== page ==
What’s next for Bali? Indonesia’s new tourism and creative economy minister, Wishnutama Kusubandio, says the future of tourism on the island will be oriented toward revitalizing and developing other regions on the Island of the Gods, seemingly shifting the focus away from the comparably more developed south.
Wishnutama took to Instagram over the weekend to share his recent meeting with Bali Governor Wayan Koster and Vice Governor Tjokorda Oka Artha Ardana Sukawati, or Cok Ace.
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“The governor shared many stories on the potential outside of southern Bali, which has yet to be explored because of various factors and challenges, including land acquisition, accessibility and infrastructure,” Wishnutama wrote.
The minister said he will help coordinate matters with the Ministry of Public Works and Public Housing (PUPR) and Ministry of Transportation to ensure accessibility to northern, western and eastern Bali can be developed quickly and according to plan.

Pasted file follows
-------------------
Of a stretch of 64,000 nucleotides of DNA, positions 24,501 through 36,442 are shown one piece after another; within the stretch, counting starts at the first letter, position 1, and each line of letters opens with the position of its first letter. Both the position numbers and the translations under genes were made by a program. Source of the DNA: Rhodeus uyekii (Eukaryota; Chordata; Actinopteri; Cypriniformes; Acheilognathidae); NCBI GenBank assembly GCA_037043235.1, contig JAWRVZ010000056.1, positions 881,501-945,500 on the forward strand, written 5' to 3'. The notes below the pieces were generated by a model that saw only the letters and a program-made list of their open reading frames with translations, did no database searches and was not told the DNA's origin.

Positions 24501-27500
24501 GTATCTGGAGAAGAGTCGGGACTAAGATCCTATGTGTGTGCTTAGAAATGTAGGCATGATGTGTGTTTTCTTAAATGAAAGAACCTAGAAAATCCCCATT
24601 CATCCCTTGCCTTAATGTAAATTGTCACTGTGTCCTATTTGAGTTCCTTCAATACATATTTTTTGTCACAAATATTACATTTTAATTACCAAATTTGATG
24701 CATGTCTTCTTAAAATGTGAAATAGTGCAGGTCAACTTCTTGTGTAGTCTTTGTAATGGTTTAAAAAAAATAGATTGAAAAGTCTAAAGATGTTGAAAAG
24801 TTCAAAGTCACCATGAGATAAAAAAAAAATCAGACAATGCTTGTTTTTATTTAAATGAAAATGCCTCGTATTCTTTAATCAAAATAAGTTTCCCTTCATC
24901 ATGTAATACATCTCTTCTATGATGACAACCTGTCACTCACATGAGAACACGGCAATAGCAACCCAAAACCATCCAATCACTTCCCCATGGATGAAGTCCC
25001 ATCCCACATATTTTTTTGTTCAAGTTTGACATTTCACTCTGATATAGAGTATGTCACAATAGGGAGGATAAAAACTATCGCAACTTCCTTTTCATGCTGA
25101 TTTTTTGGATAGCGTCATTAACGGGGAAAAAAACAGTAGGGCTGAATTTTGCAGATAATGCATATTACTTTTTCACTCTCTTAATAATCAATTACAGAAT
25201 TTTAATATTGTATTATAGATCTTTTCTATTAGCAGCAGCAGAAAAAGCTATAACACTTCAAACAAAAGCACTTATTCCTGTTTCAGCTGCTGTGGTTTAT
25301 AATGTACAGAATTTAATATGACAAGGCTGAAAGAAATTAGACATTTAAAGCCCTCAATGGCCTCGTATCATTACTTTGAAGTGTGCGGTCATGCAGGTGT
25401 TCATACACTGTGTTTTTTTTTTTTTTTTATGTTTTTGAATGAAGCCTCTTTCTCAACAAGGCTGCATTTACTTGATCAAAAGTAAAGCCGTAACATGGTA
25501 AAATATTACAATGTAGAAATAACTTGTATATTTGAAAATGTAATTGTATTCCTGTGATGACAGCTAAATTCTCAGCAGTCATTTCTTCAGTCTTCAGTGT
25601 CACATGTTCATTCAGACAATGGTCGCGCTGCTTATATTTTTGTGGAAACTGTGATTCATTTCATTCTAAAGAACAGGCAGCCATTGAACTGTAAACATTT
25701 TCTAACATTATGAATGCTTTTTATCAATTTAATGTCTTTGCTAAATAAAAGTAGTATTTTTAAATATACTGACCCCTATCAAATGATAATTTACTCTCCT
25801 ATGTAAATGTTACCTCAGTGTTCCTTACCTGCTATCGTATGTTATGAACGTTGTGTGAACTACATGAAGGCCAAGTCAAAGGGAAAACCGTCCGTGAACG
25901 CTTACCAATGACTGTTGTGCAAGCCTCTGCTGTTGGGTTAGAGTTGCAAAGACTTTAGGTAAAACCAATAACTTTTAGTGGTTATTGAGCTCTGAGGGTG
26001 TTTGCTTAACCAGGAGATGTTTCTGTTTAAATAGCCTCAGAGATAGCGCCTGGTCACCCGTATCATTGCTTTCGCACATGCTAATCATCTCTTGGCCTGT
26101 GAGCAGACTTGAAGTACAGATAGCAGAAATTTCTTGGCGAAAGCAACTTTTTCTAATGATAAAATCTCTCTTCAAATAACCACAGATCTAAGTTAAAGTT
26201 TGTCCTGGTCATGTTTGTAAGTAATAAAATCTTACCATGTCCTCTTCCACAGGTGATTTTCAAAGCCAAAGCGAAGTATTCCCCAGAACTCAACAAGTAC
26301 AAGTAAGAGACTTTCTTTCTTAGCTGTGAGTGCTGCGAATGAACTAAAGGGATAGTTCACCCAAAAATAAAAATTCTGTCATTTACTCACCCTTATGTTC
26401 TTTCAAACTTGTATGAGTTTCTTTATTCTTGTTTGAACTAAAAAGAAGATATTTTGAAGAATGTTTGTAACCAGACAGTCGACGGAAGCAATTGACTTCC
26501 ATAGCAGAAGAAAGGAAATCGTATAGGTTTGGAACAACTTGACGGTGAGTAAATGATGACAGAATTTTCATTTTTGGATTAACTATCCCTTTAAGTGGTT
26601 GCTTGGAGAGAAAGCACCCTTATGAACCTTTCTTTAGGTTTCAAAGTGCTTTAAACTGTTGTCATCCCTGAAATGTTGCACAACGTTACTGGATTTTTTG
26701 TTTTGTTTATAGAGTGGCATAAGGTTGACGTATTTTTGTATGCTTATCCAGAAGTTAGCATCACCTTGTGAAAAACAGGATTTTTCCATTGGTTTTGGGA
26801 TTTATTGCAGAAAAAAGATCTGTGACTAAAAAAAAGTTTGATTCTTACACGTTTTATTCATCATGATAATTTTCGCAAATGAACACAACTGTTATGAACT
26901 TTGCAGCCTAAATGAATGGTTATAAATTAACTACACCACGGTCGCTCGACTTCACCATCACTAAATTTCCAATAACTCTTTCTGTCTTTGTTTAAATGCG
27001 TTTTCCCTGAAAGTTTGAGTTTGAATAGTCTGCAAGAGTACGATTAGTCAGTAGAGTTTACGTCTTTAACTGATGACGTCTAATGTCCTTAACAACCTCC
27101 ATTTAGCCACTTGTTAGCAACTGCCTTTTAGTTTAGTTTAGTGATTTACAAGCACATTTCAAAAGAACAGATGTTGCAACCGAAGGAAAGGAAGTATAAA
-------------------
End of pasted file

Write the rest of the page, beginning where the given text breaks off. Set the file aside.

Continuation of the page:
“I also suggested to the governor and vice governor that we should work together on an Integrated Tourism Master Plan in Bali as a long-term plan,” Wishnutama said.
Bali’s other regions are not entirely unknown to visitors, though most usually pay a visit as part of a short trip as opposed to staying for longer periods.
North Bali is perhaps most known for its sunrise dolphin-watching, but it’s also home to the beautiful Gitgit Waterfall and the island’s largest Buddhist monastery Brahma Vihara Arama.
Bali’s “Gates of Heaven,” which is located at Pura Lempuyang Luhur in Karangasem regency, is one of the main attractions in eastern Bali, along with the Taman Ujung Water Palace and an ancient cave home to thousands of bats known as Goa Lawah.
West Bali, on the other hand, is home to the West Bali National Park: the last stronghold of the endangered Bali myna bird and home to some 160 other animal species. In addition, diving and snorkeling spot of Menjangan Island is also part of the national park.